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by Society for American Baseball Research
Download The SABR Baseball List & Record Book: Baseball's Most Fascinating Records and Unusual Statistics fb2
Baseball
  • Author:
    Society for American Baseball Research
  • ISBN:
    1416532455
  • ISBN13:
    978-1416532453
  • Genre:
  • Publisher:
    Scribner (March 20, 2007)
  • Pages:
    496 pages
  • Subcategory:
    Baseball
  • Language:
  • FB2 format
    1594 kb
  • ePUB format
    1568 kb
  • DJVU format
    1496 kb
  • Rating:
    4.4
  • Votes:
    456
  • Formats:
    lrf mobi mbr lit


Unlike other record books that only list the record holders - say, most RBI by a rookie, held by Ted Williams with 145 .

Established in Cooperstown, New York, on August 10, 1971 by sportswriter Bob Davids, it is based in Phoenix, Arizona. Its membership as of June 1, 2019, is 5,367.

This is a treasure trove of baseball history for statistically.

Unlike other record books that only list the record holders - say, most RBI by a rookie, held by Ted Williams with 145 - SABR details every rookie to reach 100 RBI. Other record books might note the last pitcher in each league to steal home; here SABR has included every pitcher to do it.

The SABR Baseball List and Record Book : Baseball's Most Fascinating Records and Unusual Statstics. Not the first baseball statistics book you should own, but a good supplement. com User, May 17, 2007. This book contains a lot of statistics that you can't find anywhere else. It may be easy to find out who has, say, the largest number of doubles ever, but in this book you'll find the ranking of the highest ones, going down, for some statistics, to the top 50 or the top 100.

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Listed below are the Major League Baseball teams with the worst season won-lost records, as determined by winning percentage . 00 or less), minimum 120 games played. The following teams finished the season with . 00 winning percentage or lower. NL National League. AL American League. AA American Association.

Baseball's Most Fascinating Records and Unusual Statistics. Print ISBN: 9781416532453, 1416532455. The world’s eTextbook reader for students. VitalSource is the leading provider of online textbooks and course materials. More than 15 million users have used our Bookshelf platform over the past year to improve their learning experience and outcomes.

Baseball list and record book.

From the authority on baseball research and statistics comes a vast and fascinating compendium of unique baseball lists and records.

The SABR Baseball List & Record Book is an expansive collection of pitching, hitting, fielding, home run, team, and rookie records not available online or in any other book. This is a treasure trove of baseball history for statistically minded baseball fans that's also packed with intriguing marginalia. For instance, on July 25, 1967, Chicago's Ken Berry ended Game Two of a doubleheader against Cleveland with a home run in the bottom of the sixteenth inning -- Chicago's second game-winning homer of the day. The comprehensive lists include Most Career Home Runs by Two Brothers (Tommie and Hank Aaron have 768), Most Seasons with 15 or More Wins (Cy Young and Greg Maddux each have 18), and Highest On Base Percentage in a Season by a Rookie (listing every rookie above .400).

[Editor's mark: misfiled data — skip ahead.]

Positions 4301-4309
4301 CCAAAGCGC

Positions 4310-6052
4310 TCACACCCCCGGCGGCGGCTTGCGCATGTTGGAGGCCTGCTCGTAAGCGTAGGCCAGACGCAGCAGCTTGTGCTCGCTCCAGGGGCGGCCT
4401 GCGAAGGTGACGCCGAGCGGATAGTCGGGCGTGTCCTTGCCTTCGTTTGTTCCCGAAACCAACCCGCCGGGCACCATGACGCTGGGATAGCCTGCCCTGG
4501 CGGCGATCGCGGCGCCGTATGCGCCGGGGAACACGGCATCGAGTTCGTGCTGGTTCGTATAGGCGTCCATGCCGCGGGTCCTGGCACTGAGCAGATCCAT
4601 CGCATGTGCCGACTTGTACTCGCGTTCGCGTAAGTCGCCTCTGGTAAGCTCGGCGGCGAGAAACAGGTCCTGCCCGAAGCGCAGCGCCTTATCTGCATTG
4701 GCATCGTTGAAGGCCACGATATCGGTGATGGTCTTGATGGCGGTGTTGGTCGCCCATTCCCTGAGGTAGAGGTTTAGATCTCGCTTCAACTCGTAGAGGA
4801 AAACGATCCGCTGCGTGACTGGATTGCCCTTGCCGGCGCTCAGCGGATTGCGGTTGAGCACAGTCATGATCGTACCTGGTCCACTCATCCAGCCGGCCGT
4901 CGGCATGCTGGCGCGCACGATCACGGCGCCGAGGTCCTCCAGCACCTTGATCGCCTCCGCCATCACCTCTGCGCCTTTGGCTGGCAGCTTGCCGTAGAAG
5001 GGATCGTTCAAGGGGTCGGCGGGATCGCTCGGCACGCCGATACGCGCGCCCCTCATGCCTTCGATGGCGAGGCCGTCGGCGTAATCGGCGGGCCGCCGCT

Unlike other record books that only list the record holders -- say, most RBI by a rookie, held by Ted Williams with 145 -- SABR details every rookie to reach 100 RBI. Other record books might note the last pitcher in each league to steal home; here SABR has included every pitcher to do it. The book also includes a number of idiosyncratic features, such as a rundown of every player who has hit a triple and then stolen home, or every reliever who has won two games in one day. Many of the lists include a comments column for key historical notes and entertaining trivia (Bob Horner hit four home runs in a 1986 game, but his team lost). This is a must-have for every fan's library.

Edited by Lyle Spatz, Chairman of the Baseball Records Committee for SABR


Beabandis
For those who are figure filberts and love strange statistics, this book is for you!

This is a book produced by the Society for American Baseball Research (SABR). This is, as the book says (page vii), "intended to fill what we in SABR feel is a void in the reference publications that fans and media depend upon." It is not intended to replace standard sources of statistics, The ESPN Baseball Encyclopedia. It provides other lists, not appearing in standard references. For instance, the Introduction remarks that some reference sources include records for most RBIs by a rookie, this volume lists "every rookie who batted in at least 100 runs."

The book covers the time frame 1876-2006. And comparing statistics across these periods is extraordinarily difficult!

Records are listed in numerical order from 001 to 740 (thus, there are 740 records examined). 001 is Most career games played (Pete Rose is # 1 with 3562); 740 is "Families with 3 or more brothers who played in the major leagues" (the Delahanty's are # 1 with 5 brothers playing in the bigs). By the way, both records are in the The Baseball Encyclopedia, if memory serves. But what records are included in between!